Lieutenant Vilain nods in agreement. “Yes, Captain,” he replies, “the enemy commander will be unable to use sheer numbers to overwhelm our legionnaires since he must fragment his force to attack our dispersed squads. And our men’s firepower will turn Camerone’s maze of confined streets and alleys into death traps as the Mexicans crowd through them to attack us.”

“My main concern with this plan,” Lieutenant Maudet interjects, “is that by scattering the squads throughout the village, we make exercising command and control very difficult, if not impossible. Although this option does fragment the attacking force, it also fragments our company, putting it at risk of being defeated in detail since the enemy could overwhelm the squads one by one. We also risk losing the vital cohesion, psychological boost and moral support that soldiers gain from fighting side by side as a single unit. I fear our legionnaires will feel isolated and vulnerable, and their morale – the legion’s greatest strength – will plummet.”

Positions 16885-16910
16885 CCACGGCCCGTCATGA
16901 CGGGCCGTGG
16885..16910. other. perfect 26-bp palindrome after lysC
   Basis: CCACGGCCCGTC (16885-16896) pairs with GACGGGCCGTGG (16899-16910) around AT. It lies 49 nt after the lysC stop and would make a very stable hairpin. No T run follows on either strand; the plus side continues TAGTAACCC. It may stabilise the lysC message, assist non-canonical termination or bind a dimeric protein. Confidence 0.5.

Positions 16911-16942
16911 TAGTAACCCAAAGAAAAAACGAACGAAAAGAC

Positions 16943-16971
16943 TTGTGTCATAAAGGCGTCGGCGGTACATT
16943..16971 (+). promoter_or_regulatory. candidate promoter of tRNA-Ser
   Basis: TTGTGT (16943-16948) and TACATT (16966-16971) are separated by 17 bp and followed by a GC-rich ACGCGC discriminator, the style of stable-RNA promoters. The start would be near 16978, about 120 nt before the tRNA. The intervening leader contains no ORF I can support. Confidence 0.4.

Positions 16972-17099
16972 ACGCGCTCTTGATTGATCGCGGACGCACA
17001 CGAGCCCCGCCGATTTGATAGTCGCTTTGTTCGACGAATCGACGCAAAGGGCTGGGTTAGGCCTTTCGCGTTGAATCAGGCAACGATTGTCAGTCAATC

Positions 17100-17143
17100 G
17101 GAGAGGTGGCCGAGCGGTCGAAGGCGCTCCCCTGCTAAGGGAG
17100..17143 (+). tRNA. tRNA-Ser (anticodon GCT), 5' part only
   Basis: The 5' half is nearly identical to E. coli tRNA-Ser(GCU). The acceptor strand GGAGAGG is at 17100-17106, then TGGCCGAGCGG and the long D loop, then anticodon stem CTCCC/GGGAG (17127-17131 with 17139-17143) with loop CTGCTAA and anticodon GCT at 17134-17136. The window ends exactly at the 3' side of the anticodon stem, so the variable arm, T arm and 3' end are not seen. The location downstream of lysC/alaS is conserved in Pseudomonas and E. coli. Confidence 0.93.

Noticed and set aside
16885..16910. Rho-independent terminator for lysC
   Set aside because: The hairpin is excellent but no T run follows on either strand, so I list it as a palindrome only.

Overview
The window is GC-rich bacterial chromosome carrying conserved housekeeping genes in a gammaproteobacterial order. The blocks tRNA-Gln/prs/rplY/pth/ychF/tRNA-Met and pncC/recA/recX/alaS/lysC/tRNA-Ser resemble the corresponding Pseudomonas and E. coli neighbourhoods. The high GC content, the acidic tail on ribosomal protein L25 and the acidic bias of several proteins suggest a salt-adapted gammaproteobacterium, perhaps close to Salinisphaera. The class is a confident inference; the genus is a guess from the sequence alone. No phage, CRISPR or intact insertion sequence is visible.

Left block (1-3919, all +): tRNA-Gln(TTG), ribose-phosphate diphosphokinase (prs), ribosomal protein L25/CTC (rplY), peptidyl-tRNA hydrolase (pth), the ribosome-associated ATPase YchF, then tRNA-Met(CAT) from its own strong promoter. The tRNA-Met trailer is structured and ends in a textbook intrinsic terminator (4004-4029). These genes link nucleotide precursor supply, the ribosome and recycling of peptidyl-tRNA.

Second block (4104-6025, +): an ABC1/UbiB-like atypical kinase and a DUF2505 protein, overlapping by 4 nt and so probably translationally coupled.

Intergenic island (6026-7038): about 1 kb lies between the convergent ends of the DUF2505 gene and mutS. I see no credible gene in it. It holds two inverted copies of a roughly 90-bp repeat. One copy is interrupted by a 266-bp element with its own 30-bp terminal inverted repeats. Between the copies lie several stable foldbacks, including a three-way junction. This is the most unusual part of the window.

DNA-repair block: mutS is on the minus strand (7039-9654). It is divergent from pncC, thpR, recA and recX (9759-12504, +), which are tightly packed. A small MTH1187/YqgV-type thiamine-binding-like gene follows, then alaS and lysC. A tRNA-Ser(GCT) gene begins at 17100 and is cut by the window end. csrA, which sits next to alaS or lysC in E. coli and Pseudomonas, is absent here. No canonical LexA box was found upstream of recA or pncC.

“The second option,” you continue, “is to move the company as a single unit to Hacienda de la Trinidad. The farmstead’s thick, 9-foothigh walls and limited number of heavy-gated entrances make it a perfect fortress. It is completely surrounded by flat, open terrain and thus offers good fields of fire for shooting down any approaching enemy force.”

Lieutenant Maudet supports this course of action, saying, “Captain, this plan keeps the company together and provides for effective and continuous command and control. Importantly, the open fields of fire on all sides will ensure our legionnaires can wreak the greatest slaughter with their rifle-muskets, which are much longer-ranged than the Mexican cavalrymen’s carbines.”